Mostly West: Franz West & Artist Collaborations
13 July – 22 September. Tues - Sun, 10am - 5.30pm
The first exhibition by the great Austrian artist Franz West (1947-2012) of works made in collaboration with other leading visual artists, including Mathis Esterhazy, Marina Faust, Douglas Gordon, Richard Hoeck, Sarah Lucas, Michelangelo Pistoletto, Rudolf Polanszky, Andreas Reiter Raabe, Anselm Reyle, and Heimo Zobernig.
Mostly West encapsulates West's belief in the juxtaposition of various artistic viewpoints through collaboration and in art as a participatory activity. His hugely influential Adaptives, early sculptural works begun in 1974, were made to be held and adapted to the human body. Later works also invited participation and interaction, including furniture and his brightly-coloured aluminium sculptures which were the subject of Meeting Points, an outdoor exhibition held at the Royal Botanic Garden Edinburgh in 2002. Throughout his life, West combined works from different periods to produce new readings, often integrating works by other artists with his own. The exhibition is curated by Ines Turian, Chair of the Franz West Foundation.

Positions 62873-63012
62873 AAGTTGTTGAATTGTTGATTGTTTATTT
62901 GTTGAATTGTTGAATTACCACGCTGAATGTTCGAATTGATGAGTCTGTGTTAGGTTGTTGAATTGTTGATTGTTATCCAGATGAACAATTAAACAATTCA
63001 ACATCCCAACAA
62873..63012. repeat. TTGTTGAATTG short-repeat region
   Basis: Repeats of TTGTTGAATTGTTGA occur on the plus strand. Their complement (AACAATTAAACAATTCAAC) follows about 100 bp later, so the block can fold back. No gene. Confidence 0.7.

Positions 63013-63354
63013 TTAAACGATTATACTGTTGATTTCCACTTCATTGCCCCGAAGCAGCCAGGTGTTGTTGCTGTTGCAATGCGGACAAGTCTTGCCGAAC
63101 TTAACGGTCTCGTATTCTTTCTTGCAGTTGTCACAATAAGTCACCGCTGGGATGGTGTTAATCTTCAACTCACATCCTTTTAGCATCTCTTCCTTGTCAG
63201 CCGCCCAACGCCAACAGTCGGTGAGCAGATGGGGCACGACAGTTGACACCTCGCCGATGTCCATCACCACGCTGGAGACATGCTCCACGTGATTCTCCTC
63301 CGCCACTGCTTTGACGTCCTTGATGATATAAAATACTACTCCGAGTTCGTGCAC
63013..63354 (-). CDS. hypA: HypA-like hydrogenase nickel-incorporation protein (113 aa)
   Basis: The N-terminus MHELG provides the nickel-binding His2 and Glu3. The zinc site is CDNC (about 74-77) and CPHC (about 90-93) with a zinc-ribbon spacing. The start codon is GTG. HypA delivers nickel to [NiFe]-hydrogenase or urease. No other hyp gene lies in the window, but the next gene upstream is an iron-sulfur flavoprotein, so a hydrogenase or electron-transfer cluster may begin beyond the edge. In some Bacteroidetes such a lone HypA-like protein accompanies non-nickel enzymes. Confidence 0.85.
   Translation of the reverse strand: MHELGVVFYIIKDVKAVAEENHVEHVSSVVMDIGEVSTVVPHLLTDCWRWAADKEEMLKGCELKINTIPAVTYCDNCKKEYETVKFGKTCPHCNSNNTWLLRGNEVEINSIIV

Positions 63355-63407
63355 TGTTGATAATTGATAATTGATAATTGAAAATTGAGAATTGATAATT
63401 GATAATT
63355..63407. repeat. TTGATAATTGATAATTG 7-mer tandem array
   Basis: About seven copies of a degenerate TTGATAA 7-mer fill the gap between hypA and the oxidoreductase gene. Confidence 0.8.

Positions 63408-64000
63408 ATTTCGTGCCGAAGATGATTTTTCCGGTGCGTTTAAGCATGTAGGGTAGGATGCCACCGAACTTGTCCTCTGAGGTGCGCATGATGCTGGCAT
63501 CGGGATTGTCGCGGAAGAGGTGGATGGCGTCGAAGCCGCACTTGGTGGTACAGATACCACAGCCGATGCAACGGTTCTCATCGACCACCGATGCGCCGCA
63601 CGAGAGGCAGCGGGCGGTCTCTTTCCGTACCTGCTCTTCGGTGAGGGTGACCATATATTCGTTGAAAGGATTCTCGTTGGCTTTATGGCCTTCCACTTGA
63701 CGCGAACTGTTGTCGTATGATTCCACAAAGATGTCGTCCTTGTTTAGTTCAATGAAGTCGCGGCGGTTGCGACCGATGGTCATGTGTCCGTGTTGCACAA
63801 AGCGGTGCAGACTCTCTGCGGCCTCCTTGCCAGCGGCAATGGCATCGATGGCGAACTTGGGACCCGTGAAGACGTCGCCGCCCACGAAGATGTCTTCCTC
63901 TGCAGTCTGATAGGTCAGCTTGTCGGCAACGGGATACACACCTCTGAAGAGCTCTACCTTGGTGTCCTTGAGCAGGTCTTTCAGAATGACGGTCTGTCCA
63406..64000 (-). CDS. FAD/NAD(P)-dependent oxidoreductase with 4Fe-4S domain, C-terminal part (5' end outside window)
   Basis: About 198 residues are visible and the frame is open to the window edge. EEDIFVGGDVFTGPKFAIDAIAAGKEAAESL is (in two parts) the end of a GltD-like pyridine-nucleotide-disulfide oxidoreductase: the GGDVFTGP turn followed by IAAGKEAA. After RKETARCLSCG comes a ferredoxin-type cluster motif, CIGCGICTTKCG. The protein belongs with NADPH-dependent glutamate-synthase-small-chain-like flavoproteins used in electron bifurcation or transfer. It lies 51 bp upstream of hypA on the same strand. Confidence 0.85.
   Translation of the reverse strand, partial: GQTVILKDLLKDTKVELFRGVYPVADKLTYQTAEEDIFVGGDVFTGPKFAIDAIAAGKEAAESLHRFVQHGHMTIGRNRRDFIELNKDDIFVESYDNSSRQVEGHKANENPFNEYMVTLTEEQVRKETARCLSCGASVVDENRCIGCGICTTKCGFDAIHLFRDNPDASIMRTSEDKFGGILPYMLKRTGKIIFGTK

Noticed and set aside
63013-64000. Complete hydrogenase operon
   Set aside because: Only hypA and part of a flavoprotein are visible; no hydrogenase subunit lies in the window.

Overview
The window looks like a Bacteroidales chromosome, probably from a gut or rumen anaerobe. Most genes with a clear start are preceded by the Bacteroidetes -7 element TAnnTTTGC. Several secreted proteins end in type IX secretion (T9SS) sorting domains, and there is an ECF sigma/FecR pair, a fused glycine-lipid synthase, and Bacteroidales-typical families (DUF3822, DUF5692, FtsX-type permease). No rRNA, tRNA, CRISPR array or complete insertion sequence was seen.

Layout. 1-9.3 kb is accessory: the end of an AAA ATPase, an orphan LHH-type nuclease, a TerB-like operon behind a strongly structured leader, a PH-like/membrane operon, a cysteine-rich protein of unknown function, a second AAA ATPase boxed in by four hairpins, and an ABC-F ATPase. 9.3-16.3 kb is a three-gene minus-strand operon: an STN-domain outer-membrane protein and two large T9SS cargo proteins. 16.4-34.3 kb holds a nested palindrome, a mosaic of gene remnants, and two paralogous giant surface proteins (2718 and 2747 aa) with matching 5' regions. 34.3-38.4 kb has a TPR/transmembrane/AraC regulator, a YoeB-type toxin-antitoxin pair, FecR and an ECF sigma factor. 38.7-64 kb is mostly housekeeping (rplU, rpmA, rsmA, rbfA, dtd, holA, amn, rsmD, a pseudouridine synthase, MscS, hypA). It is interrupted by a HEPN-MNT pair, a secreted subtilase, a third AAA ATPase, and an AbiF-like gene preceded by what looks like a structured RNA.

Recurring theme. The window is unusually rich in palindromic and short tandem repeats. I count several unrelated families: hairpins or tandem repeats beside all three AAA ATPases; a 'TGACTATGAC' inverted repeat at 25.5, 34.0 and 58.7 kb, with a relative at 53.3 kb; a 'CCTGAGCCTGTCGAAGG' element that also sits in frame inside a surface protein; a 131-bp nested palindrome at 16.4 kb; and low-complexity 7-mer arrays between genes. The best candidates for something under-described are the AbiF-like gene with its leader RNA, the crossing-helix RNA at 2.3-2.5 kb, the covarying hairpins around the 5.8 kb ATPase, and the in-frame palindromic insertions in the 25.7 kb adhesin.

Untitled – Not Finished, 2012. Sarah Lucas and Franz West: Mostly West, Inverleith House, Royal Botanic Gardens, Edinburgh, 2013. Images by Michael Wolchover.
Mostly West: Franz West and Artist Collaborations, the first ever exhibition by the great Austrian artist Franz West (1947 – 2012) of works made solely in collaboration with other artists, including: Richard Artschwager, Jack Bauer, Joachim Baur, Reinhard Bernsteiner, Jean Marc Bustamante, Mathis Estherhazy, Marina Faust, Herbert Flois, Heiri Häfliger, Anton Herzl, Richard Hoeck, Peter Höll, Peter Gerwin Hoffmann, Douglas Gordon, Roland Kollnitz, Jannis Kounellis, Sarah Lucas, Albert Oehlen, Michelangelo Pistoletto, Raymond Pettibon, Rudolf Polanszky, Andreas Reiter Raabe, Anselm Reyle, Eugenia Rochas, Eva Schlegel, Gabi Senn, Tamuna Sirbiladze, Janc Szeniczei, Octavian Trauttmansdorff and Heimo Zobernig.